With so many drone models now available (many of which can be explored at DRONELIFE’s Buy-A-Drone section), enough models have now been introduced that offer similar features. The two most popular beginner models (the ones that pop into most people’s mind when they hear the words “consumer drone”) are the Parrot AR 2.0 and the Phantom FC-40 by DJI. They compare pretty favorably across product lines, but which one is right for you?
Let’s see if we can help…
DJI Phantom vs AR Drone 2.0
1. Ease of use: Both models are designed with the newbie UAV pilot in mind. Having said that, the Parrot edges out the Phantom slightly with its ease of use. It includes a free mobile app that allows the user to send the Parrot skyward using a smartphone or tablet. For beginners who want to practice before outdoor launch, the Parrot AR 2.0 handles very well indoors.
The Phantom is not necessarily more difficult for the beginner to operate. There are definitely more contingency protocols for when you get yourself into a bind. For example, its Naza-M V2 GPS multi-rotor autopilot system will return the UAV to its starting position if it loses communication with the controller. Both the Parrot and the Phantom feature position hold; so if you let go of the controller, the drones will just hover in space wherever you left them. That being said, the Parrot is much more susceptible to getting blown away on a windy day.
2. Price: While both are in the “under $500” range, the Parrot flies in at $299 and includes the drone, a battery, a battery charger and a propellor guard. You supply the controller in the form of a smartphone or tablet. However, one could argue that the Phantom’s $499 price tag is well worth the investment, given it offers the Naza-M V2 flight controller, which “boasts intelligent orientation control (IOC) which means you can lock in the direction the Phantom perceives as forward” and can be reconfigured to work with other DJI models as well as other drones on the market. Another handy bell and/or whistle are the Phantom’s high-intensity LED lights which guide the pilot’s sense of orientation during flight.
3. Video and Photography: Both drones capture pictures and video in 720p HD and can live-stream video right to your smartphone for FPV flying. The major difference between the two is the Parrot’s camera can not be controlled independent of the drone itself whereas the Phantom’s camera can. While this sounds like a clear win for the Phantom, it really requires a lot of practice to properly manage two sets of controls (for the camera and the drone itself) at the same time.
The point-and-shoot nature of the Parrot may not be as technically impressive, but it is one of the reasons the AR 2.0 has a much lower barrier of entry.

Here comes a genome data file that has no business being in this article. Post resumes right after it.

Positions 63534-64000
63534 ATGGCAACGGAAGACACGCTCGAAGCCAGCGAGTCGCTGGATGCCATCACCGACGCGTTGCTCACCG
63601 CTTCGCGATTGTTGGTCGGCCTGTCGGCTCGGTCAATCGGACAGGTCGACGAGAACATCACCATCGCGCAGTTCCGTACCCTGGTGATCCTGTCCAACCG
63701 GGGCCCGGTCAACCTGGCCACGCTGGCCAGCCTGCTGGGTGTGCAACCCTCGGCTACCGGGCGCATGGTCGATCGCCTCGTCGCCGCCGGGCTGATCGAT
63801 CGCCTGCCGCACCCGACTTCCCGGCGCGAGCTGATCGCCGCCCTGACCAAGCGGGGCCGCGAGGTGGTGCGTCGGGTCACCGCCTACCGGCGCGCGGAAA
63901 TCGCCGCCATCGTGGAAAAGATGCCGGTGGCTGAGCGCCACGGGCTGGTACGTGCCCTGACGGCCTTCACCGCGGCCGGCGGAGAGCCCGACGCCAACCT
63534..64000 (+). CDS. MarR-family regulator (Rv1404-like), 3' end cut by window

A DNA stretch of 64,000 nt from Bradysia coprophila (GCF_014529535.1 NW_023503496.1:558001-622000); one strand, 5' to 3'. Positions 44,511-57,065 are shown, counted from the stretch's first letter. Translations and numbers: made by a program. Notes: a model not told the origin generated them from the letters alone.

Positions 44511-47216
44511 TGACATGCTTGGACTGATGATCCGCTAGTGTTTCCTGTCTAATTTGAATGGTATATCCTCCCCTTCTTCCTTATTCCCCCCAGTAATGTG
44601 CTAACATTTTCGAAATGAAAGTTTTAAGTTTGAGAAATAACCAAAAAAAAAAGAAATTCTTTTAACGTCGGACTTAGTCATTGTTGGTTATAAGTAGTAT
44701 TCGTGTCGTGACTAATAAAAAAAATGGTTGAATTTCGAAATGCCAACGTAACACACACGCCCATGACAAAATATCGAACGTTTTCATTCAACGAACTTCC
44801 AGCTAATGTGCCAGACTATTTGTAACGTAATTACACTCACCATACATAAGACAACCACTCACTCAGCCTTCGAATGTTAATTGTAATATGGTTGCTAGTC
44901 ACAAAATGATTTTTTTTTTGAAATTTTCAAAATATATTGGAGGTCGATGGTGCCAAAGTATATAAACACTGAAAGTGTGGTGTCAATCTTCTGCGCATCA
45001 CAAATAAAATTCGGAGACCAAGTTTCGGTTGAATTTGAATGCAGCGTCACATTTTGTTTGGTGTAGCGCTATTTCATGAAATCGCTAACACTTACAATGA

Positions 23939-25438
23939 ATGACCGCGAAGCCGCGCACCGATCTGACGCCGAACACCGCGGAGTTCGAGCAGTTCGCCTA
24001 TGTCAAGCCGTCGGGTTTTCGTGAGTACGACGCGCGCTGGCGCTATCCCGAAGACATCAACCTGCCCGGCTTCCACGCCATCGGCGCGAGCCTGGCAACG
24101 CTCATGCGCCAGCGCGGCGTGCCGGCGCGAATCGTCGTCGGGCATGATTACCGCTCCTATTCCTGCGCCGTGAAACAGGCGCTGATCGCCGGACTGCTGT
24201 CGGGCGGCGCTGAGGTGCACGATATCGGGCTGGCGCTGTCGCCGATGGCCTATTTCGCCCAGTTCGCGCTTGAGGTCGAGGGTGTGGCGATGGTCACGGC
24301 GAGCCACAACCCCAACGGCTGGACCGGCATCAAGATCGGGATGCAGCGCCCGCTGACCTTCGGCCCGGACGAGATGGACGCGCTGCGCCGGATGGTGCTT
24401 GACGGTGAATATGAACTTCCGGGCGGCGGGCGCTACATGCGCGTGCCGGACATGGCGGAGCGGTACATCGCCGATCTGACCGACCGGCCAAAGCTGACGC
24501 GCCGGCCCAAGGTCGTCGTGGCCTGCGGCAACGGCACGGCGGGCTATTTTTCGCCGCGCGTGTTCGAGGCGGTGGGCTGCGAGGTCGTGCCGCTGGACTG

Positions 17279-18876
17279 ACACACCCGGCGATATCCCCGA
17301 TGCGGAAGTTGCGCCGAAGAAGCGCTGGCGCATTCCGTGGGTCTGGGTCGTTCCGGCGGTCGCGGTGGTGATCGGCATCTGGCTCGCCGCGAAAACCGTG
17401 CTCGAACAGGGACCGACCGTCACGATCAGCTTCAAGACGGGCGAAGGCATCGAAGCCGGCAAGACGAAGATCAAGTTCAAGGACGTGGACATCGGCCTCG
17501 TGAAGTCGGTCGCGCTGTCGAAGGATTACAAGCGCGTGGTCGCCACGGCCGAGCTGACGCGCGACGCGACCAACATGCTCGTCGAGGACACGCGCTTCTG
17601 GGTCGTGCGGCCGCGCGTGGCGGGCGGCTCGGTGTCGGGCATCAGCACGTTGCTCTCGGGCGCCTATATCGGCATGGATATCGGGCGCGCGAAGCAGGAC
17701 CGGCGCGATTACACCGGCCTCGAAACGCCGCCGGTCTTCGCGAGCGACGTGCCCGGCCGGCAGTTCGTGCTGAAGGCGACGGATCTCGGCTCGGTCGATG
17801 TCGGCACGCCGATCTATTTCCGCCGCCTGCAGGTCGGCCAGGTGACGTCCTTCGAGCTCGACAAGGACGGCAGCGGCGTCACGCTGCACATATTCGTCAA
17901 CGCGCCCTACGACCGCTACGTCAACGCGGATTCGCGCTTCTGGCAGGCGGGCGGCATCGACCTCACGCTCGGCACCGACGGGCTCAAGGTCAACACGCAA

Additionally, the Parrot saves your pictures and videos right to your smartphone or tablet and can be shared to your social media networks or uploaded to YouTube in-app. The Phantom saves your footage to an onboard micro-SD card. You then have to either transfer the video to your phone via WiFi or plug the SD card directly into your computer. This extra step shouldn’t be a deal breaker by any means, but it is a surprising oversight by DJI.
4. Range: Not even close – the Phantom wins easily with a range of 1 kilometer vs. the Parrot’s 50 meters.
5. Battery Life: Again, the Phantom beats the Parrot with a slight battery-life edge: 15 minutes vs. 12. It’s not a huge factor since both UAVs will automatically land if the battery charge drops too low.
6. The “Cool” Factor: Each model boasts features that will make the other kids on the block jealous. The Phantom is faster (speeds up to 10 m/s horizontal and 6 m/s vertical) and is a much more imposing piece of hardware. But it takes some time to set up and get used to and, if it gets away from you, it could do some serious damage.
On the other hand, the Parrot’s touchscreen and/or gyroscopic controls on your phone really make you look like a tech-wiz. Its shallow learning curve makes it really easy for anyone to become a sufficient pilot in a matter of minutes and crashes aren’t quite as nerve-wracking. The Parrot is also equipped with a propeller guard that is easily installed for added safety during indoor flights.
Both DJI and Parrot are looking to fly over new territory as well. Parrot has developed the new Bebop drone (releasing in Q4 2014) which boast a new 1080p HD camera and optional controller for extending the drones range beyond that of a smartphone’s WiFi signal. The Bebop is also more muscular in memory, featuring a Parrot P7 dual-core CPU, quad-core GPU and 8 GB of flash memory. And for the DIY crowd, the Bebop operates on Linux.
DJI is also looking at releasing new Phantom models in the near future. The company recently announced a price drop on the Phantom 2 series – believed by industry experts to portend a new model release.
Jason is a longstanding contributor to DroneLife with an avid interest in all things tech. He focuses on anti-drone technologies and the public safety sector; police, fire, and search and rescue.
Beginning his career as a journalist in 1996, Jason has since written and edited thousands of engaging news articles, blog posts, press releases and online content.
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